HelioVolt, one of about ten companies racing to produce solar power cells based new cheaper material than traditional silicon, has raised $24 million more in financing for a its second round.
This brings the Austin, Texas’ company’s total second round to a huge $101 million, making it the largest clean-tech venture capital financing on record — or at least that we’re aware of. The company raised $77 million in August.
The funding comes at a time when about a half-dozen competitors are poised to release their own versions of the product on the market. By raising tons of cash, Heliovolt hopes to beat the rest by accelerating its manufacturing and sales process.
Like these other companies, the six-year-old Heliovolt is using the promising material called Copper Indium Gallium Selenide (CIGS), which is much more flexible and cheaper than silicon, the traditional material used in solar cells. One challenge CIGS has faced, however, is the efficiency at which it converts sun into electricity. CIGS has proven efficient in the labs, but in practice it has bedeviled some companies, leading several to delay their plans to hit the market.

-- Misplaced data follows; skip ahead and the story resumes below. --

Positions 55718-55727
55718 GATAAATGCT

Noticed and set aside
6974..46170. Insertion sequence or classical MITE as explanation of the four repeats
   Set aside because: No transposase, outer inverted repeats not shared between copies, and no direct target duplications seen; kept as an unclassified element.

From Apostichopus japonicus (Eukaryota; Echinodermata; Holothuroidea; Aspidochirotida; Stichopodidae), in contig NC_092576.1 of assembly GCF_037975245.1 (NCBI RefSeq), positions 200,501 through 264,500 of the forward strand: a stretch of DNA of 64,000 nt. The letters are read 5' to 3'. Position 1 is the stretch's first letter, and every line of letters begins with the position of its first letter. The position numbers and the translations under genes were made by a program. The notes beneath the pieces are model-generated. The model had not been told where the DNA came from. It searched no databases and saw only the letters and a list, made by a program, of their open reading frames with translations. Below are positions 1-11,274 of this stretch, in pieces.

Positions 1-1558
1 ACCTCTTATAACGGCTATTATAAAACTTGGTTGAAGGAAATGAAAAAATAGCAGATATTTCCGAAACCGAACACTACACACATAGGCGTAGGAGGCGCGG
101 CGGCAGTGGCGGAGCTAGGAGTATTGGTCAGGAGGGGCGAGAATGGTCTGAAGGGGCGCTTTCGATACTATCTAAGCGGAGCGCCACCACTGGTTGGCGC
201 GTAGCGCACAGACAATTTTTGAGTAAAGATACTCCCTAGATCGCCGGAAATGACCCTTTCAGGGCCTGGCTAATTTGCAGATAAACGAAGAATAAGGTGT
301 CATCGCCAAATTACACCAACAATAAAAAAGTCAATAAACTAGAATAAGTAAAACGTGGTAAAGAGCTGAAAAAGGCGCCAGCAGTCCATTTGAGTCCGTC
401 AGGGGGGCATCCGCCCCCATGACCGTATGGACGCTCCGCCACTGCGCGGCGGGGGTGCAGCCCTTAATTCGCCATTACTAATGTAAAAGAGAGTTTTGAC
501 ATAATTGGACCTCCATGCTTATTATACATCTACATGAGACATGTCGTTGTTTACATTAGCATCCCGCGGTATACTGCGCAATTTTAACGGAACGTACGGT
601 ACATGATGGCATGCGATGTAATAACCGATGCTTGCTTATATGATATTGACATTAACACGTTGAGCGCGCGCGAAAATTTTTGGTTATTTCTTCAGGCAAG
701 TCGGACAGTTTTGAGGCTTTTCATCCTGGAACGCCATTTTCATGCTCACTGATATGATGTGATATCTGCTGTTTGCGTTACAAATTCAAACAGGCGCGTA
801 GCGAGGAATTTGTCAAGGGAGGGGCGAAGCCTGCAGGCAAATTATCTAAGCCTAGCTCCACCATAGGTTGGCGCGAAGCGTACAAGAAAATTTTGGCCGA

However, the market for CIGS promises to be huge. CIGS is more efficient than telluride, another alternative material that has done well in the market. For example, First Solar, an Arizona publicly traded company that now has the highest market value ($5 billion) of any solar company uses thin-film solar technology too, applying telluride, not CIGS.
The huge funding suggests the investors at Heliovolt are confident the company will deliver. Investors include Sequel Venture Partners, Noventi Ventures, and Passport Capital. One of Noventi’s investors is Sorgenia, an Italian utility focused on its developing renewable energy.
The initial tranche of $77 million was led by Paladin Capital Group and the Masdar Clean Tech Fund. Additional participants were New Enterprise Associates as well as Solúcar Energia, Morgan Stanley Principal Investments, Sunton United Energy and Yellowstone Capital. HelioVolt says its CIGS deposition process is quicker and more reliable than competitors. It also says it can print CIGS onto a variety of materials and that its production line can be embedded into partners’ manufacturing facilities.
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